MARINE CORPS BASE CAMP PENDLETON, Calif --
Taps sounded, a 21-gun salute was fired and Marines serving with 1st Reconnaissance Battalion bowed their heads as they remembered a brother during a memorial ceremony here, March 25.
Staff Sgt. Caleb Medley, a reconnaissance Marine who served as a field radio operator with Force Reconnaissance Company, 1st Reconnaissance Battalion, died during a skydiving training incident Feb. 26.
“Medley was a unique character. He was a great Marine and someone that I’m going to miss a lot,” said Gunnery Sgt. Garrett Dean, an instructor at the Reconnaissance Team Leaders Course, School of Infantry West. “The company is worse off without him.”
Medley was selected for promotion in 2013 and was promoted to the rank of staff sergeant after his death.
The La Junta, Colo., native served with 1st Recon during a recent combat deployment to Afghanistan, proving his mettle during numerous combat operations.
“We had a very busy deployment, and he was there throughout every one of the missions,” said Dean, an Arlington, Texas, native. “Every time I looked over at him, whether it was in the middle of a firefight or on patrol, he would always have that same smile on his face.”
The primary mission for Force Reconnaissance Marines on a typical combat deployment was to conduct reconnaissance forward of friendly lines, often putting themselves at great risk to gather information on enemy positions.
His fellow Marines said Medley had a strong passion for physical fitness. He always tried to improve himself and the Marines he trained with.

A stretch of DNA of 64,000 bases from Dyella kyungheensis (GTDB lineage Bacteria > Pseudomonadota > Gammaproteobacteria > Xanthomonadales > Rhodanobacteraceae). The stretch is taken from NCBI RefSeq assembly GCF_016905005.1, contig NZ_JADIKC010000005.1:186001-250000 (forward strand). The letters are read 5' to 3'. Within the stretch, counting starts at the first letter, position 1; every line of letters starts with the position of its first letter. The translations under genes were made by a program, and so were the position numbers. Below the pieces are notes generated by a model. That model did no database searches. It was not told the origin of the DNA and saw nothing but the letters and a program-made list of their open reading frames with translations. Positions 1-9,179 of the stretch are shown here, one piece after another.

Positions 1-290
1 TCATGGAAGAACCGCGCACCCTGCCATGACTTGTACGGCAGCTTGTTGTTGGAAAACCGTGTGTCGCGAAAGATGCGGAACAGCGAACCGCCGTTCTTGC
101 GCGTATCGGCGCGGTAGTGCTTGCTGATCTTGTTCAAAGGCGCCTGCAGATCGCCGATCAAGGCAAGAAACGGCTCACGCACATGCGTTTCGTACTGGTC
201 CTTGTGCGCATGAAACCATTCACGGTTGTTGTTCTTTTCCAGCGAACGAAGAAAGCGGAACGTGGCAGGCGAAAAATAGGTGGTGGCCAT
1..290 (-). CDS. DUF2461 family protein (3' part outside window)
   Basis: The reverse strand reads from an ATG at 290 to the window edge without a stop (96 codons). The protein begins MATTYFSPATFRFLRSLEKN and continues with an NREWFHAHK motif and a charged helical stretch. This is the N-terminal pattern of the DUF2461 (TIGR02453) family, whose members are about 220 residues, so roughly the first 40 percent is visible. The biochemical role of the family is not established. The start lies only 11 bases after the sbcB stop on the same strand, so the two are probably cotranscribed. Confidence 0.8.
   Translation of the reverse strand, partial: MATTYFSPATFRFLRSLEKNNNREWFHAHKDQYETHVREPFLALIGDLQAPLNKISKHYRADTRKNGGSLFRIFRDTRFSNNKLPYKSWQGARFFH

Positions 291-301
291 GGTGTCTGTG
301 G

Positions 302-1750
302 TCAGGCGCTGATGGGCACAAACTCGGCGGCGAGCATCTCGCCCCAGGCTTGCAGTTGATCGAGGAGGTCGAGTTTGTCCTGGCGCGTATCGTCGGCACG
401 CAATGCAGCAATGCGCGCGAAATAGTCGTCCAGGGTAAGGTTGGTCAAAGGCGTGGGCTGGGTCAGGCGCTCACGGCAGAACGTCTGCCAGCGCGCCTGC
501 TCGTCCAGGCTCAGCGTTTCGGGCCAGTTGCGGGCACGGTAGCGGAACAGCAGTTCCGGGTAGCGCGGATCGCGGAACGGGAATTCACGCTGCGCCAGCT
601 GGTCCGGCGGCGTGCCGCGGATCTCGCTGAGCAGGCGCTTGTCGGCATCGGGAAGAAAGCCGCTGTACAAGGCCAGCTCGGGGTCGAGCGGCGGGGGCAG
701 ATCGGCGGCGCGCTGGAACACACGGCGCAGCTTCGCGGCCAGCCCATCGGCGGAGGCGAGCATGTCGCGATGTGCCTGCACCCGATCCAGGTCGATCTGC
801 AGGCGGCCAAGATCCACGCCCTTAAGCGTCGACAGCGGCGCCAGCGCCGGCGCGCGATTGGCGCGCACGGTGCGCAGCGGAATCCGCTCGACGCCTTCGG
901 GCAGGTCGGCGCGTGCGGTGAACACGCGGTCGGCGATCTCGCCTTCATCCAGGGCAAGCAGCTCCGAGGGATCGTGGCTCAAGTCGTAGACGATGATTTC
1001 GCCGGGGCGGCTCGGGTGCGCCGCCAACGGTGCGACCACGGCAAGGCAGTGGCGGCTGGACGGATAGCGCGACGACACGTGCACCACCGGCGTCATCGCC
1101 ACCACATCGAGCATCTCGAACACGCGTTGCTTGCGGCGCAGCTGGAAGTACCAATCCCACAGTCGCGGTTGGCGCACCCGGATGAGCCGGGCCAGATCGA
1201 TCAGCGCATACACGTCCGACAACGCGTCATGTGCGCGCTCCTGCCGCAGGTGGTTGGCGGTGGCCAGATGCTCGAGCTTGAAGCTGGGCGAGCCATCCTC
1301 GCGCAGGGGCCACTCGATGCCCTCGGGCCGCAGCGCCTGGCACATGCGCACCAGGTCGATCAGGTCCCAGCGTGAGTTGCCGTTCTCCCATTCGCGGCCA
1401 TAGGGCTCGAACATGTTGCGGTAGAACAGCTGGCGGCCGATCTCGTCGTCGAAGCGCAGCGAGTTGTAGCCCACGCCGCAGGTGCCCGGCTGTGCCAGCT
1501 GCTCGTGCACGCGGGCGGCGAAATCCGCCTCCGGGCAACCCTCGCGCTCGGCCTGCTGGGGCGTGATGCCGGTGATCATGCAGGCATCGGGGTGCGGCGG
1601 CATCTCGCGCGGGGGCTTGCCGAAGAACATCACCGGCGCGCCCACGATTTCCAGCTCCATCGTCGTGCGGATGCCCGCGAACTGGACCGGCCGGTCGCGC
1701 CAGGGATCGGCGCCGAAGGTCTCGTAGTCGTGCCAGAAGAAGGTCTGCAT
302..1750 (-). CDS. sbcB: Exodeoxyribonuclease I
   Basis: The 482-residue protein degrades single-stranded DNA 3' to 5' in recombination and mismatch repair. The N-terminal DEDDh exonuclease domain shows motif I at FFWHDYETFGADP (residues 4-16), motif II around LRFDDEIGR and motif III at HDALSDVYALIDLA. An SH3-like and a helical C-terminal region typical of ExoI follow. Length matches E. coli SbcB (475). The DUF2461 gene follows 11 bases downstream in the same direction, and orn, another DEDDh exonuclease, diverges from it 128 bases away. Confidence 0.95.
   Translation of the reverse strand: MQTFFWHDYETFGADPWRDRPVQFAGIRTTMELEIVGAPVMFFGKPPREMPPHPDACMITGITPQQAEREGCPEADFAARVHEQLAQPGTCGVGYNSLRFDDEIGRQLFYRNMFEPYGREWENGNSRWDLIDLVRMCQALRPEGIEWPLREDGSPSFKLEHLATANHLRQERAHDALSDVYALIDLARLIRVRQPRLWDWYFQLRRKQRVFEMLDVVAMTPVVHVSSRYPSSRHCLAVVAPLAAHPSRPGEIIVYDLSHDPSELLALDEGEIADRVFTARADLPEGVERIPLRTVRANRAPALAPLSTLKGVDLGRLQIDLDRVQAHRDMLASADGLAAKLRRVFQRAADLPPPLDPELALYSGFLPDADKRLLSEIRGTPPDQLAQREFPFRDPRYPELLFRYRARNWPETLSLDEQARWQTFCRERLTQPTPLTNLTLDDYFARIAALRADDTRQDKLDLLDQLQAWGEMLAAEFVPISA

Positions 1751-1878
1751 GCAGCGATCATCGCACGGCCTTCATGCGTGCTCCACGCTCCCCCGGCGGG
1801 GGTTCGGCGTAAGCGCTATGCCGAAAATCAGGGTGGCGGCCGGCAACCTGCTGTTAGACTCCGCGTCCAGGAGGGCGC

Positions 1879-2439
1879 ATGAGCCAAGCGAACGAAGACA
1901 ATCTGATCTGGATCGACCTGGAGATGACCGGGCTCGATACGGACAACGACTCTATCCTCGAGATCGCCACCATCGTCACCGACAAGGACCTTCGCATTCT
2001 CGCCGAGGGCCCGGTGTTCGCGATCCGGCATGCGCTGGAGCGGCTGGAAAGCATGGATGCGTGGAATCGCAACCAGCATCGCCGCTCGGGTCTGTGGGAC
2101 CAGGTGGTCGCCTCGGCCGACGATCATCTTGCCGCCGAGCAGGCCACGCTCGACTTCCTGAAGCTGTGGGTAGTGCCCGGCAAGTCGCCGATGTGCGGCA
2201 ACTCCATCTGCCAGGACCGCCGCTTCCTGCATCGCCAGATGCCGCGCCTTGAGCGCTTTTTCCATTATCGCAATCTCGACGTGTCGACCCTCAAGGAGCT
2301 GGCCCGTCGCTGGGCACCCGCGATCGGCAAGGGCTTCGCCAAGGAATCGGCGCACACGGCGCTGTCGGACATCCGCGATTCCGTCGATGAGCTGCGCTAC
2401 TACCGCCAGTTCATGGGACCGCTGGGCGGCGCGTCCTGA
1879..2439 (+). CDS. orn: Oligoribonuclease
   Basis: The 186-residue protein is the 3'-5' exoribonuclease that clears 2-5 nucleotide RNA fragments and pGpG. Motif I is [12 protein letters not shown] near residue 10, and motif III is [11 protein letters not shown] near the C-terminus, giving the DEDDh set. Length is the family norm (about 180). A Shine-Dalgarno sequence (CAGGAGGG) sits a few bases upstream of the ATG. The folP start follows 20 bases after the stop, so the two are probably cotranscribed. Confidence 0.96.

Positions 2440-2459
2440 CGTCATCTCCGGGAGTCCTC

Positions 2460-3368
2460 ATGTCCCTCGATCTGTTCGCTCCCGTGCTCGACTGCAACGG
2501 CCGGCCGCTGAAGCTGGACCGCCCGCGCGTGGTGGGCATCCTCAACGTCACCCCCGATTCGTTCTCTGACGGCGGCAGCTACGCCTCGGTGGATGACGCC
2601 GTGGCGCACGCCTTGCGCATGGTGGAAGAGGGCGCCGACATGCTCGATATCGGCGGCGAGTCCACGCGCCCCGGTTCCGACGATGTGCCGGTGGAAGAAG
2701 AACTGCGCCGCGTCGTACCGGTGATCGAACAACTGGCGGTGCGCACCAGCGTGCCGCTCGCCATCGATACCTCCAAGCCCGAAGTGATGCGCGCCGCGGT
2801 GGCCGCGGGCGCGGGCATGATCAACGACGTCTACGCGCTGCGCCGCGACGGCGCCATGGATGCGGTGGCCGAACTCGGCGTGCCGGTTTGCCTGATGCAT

“If a day went by and he did not work out, you knew something was completely wrong,” said Staff Sgt. Mark Rawson, a team leader serving with Force Reconnaissance Co. “He had the mentality where he always was trying to improve himself, and make himself into a better Marine.”
In the Recon creed, which Recon Marines memorize during training, it reads, “on the battlefield as in all areas of life, I shall stand tall above the competition. Through professional pride, integrity and teamwork, I shall be the example for all Marines to emulate.”
Medley always tried to outperform his peers and set the example for many Marines - both in the Reconnaissance community and outside, Dean said.
The Recon community is a very small and tightly knit part of the Marine Corps. When one member of their family is lost, it is felt by all, Rawson said.
“It was very much like losing a family member for me,” said Rawson, a Frazier Park, Calif., native. “It was like losing my brother. All of us here will never forget him.”
Medley’s personal decorations include the Navy Marine Corps Commendation Medal with a combat distinguishing device for valor, The Navy and Marine Corps Achievement Medal, and a Combat Action Ribbon.